Another summer has come to an end in Tuscany and it means that… it’s time for the grape harvest! In fall, the countryside is ablaze with the colours of the harvest, leaves turn to golden and russet shades, and temperatures are mild during the day and pleasantly cool at night (enough to wear a light jacket!).
Even though you don’t like physical labour (because grape harvesting is quite laborious) keep on reading: here you’ll find also some tips about Tuscan wine tastings and festivals. At least you can enjoy the results of the grape harvest!
September and October are the months for the Tuscan “vendemmia”, the Italian word for the grape harvest. The exact date of the grape harvest is decided year by year, depending on the weather, the quantity of rain fall and the changes from one vineyard to another. The most important thing is that grapes must have the right level of sweetness. The vendemmia isn’t just for local farmers. It is one of the most fascinating experiences you can enjoy in Tuscany. Tourists come from all over the world to take part since it is a wonderful way to learn something about local wine, food, local culture and to be part of a hundred-year-old tradition (and sometimes get a free lunch!).
Many people want to know if it is possible to participate in a grape harvest. Remember that in order to do this, you must be part of a wine tour or be friend of the farmer! In fact, by law, only contracted and insured workers can work in the vineyards and in fields, in general. Maybe wineries might let people pick a few grapes just to let them experience this in person. But do you really know what grape harvesting means? Since it is one of the most crucial steps in the process of winemaking, there are some rigorous steps. First of all, grape pickers arrive early in the morning to the vineyard. Second, they begin to cut bunches of grapes and put them into a crate or a basket. Then, someone collect the baskets with the grapes and brings them to the wine cellar in order to start the winemaking process, which involves lots of machinery.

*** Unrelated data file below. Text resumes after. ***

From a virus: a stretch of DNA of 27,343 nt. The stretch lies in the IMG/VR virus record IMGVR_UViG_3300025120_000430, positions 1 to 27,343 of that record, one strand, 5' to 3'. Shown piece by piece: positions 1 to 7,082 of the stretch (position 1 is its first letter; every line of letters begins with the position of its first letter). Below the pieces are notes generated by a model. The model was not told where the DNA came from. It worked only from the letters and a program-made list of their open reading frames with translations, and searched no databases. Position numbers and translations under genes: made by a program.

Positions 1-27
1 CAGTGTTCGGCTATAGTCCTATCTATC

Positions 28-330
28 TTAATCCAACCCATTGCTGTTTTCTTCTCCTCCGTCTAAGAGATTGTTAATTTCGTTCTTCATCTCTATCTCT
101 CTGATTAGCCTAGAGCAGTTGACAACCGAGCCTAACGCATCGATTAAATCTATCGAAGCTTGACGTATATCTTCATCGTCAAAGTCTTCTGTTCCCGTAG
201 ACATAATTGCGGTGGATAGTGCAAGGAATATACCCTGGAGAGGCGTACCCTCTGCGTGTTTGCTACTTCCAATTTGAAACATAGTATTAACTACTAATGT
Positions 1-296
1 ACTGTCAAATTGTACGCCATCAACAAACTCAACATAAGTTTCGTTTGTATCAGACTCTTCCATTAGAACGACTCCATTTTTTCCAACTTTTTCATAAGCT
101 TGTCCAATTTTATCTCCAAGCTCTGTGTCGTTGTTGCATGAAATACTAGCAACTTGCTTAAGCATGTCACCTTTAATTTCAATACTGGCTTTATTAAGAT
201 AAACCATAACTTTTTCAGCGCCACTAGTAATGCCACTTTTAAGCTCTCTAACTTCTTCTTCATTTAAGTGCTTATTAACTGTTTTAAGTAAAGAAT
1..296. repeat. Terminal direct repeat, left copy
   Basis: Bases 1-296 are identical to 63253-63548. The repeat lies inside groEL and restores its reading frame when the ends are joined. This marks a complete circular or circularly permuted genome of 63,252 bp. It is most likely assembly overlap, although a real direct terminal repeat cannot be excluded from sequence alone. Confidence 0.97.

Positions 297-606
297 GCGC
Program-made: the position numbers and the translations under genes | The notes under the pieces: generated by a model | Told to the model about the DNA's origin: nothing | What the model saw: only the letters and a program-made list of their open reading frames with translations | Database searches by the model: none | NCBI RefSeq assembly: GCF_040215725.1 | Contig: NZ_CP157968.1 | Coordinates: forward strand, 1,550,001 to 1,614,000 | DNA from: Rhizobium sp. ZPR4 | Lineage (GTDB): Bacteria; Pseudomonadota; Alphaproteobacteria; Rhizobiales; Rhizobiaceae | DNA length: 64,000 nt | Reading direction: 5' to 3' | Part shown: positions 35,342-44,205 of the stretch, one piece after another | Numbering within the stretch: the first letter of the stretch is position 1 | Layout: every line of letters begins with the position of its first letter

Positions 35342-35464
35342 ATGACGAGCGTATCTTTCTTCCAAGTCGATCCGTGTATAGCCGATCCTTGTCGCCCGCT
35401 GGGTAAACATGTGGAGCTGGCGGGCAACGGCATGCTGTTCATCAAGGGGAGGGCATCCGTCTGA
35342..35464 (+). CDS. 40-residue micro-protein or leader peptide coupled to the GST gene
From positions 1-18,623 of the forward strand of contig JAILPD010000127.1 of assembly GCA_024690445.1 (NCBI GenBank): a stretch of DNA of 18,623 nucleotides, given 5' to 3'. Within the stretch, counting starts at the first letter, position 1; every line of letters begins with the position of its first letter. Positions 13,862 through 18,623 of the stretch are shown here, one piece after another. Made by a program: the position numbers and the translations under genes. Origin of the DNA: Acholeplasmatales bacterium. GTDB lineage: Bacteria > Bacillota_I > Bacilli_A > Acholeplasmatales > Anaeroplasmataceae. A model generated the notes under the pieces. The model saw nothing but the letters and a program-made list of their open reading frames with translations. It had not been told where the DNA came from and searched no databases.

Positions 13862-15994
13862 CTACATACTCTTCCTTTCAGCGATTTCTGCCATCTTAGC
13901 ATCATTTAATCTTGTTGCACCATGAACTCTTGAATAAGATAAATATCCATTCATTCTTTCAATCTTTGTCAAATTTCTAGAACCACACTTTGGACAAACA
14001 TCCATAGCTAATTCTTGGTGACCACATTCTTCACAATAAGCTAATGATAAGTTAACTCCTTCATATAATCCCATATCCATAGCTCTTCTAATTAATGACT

If you visit Tuscany in the period between mid-September and October, you'll find local farms getting ready for the grape harvest and many hamlets preparing for wine and food festivals: every town seems to have one! An expression of the importance of wine culture in Tuscany is the fact that there are really a lot of wine tastings and wine festivals here: it seems like an Italian response to the famous German Oktoberfest! The Grape Festival in Impruneta, for example, is one of the longest-running Italian festivals. During the celebration, the town’s four neighbourhoods challenge each other to make the best float. Renowned for its wine, Montecarlo hosts its Wine Festival every year, offering music, art exhibitions and wine tastings. During the first weekend in September, the historic centre of Pitigliano comes to life with thousands of people, music, shows and endless wine. But there is much more, check out here our selection of wine festivals in Tuscany.
Original article by Serena Puosi